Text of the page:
By the time my boy was three months old he had four teeth in his big ol’ baby head. My wife and I were surprised by his advanced teeth-growing skills, but that was just a sign of things to come. As time progressed he developed advanced screaming, projectile vomiting, cursing/profanity, throwing, reading, map analysis, and nuclear physics skills. (Lucky for us a few of those skills have been lost and forgotten.) Now at the ripe old age of four he is perfecting his advanced teeth growing knowledge by pushing out his baby teeth and replacing them with big boy teeth. Yes, my boy has lost his first tooth!
Yesterday the tooth that has been hanging on for dear life fell out. It’s a cute little tooth, and I, the Tooth Fairy, can honestly make that statement without any obvious bias. I swiped the tooth from under the boy’s pillow in the dark of night and replaced it with a dollar. The best part was when we woke up this morning the boy excitedly told his mother and me that the Tooth Fairy came last night and left him a dollar. He went on to tell us that he folded the dollar and stuffed it into his piggy bank so he wouldn’t lose it. For a father who is concerned about the financial future of his family hearing such a statement made me smile like I never thought I could on an early Saturday morning.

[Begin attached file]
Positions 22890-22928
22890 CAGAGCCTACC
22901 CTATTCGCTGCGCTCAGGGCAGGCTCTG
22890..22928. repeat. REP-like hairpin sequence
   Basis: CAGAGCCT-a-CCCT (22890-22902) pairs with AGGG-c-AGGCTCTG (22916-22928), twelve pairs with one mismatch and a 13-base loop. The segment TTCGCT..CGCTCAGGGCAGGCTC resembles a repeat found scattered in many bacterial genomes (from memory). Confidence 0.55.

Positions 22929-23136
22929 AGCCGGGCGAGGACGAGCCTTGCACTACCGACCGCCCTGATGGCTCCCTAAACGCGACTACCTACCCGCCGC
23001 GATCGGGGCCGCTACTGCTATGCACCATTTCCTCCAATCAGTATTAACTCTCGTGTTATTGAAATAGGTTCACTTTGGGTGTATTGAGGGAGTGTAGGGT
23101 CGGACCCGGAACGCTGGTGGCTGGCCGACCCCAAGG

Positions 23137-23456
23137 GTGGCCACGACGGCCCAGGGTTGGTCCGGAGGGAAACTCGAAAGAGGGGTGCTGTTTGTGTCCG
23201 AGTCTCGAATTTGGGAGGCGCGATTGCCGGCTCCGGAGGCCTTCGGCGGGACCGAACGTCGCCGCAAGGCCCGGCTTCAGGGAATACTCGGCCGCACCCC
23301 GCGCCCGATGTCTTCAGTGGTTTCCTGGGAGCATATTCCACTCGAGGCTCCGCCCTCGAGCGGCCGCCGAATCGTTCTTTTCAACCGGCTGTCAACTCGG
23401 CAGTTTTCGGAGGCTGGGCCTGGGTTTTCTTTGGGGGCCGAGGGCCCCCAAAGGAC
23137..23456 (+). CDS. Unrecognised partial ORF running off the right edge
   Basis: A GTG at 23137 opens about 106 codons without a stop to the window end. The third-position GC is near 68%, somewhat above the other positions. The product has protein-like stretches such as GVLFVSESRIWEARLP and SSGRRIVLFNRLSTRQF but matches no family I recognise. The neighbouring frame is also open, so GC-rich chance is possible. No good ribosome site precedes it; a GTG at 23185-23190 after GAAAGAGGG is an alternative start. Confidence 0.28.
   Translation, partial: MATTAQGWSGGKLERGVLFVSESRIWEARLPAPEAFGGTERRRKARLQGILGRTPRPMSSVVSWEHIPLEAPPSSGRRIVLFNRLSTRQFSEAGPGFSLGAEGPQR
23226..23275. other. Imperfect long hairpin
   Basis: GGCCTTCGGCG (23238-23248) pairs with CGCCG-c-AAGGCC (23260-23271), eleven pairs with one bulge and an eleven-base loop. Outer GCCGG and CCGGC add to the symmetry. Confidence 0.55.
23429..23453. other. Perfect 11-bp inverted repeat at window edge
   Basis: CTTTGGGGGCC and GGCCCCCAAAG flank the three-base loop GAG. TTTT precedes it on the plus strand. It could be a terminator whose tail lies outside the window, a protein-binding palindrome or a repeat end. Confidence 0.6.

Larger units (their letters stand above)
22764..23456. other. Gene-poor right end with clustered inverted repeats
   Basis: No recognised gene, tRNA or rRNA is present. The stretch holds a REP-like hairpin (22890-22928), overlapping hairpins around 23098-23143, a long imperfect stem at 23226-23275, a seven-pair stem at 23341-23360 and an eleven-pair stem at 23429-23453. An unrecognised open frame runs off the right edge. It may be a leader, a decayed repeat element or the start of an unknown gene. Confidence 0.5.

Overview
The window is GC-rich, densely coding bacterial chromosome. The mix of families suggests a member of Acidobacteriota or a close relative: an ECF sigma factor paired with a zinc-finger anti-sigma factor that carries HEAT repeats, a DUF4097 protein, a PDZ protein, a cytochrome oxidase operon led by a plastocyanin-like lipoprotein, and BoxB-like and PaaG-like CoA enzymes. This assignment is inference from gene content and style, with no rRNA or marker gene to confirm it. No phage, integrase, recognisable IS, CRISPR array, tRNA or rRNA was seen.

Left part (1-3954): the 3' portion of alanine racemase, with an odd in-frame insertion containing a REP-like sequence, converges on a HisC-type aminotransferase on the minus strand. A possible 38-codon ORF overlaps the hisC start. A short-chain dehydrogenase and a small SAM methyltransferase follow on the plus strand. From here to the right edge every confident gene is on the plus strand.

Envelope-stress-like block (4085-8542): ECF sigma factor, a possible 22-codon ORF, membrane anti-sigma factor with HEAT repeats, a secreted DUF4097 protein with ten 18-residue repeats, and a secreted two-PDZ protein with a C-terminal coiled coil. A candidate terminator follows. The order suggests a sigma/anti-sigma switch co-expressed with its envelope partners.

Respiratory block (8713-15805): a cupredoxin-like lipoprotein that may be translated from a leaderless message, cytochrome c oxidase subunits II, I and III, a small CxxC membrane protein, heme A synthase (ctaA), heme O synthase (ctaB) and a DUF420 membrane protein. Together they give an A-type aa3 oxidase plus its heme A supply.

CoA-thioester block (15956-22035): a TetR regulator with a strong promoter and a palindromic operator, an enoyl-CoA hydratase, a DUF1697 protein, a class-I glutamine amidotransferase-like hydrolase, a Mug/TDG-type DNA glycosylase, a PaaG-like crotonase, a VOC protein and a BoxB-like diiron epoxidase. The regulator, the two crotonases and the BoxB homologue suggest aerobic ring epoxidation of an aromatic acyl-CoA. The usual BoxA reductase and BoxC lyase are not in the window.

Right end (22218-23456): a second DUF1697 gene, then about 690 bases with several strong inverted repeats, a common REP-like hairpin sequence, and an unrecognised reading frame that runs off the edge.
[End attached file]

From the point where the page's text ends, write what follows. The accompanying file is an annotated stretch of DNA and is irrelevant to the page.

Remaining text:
The only problem here is that he has inherited some really crappy teeth genes from my side of the family. Our teeth suck. It’s like we’re English. At the age of 18 I endured the shocking discovery of 16 cavities; I’m not lying. It took months to fix them. I’ve been at the dentist four or five times a year ever since. My dentists always said “clearly you take care of your teeth with brushing and flossing because you have very little plaque. Your problem is genetic.” My poor kid is going to have his adult teeth longer than most, which means that he’ll have the challenge of keeping them healthy longer than most. Good thing we have a decent dental plan!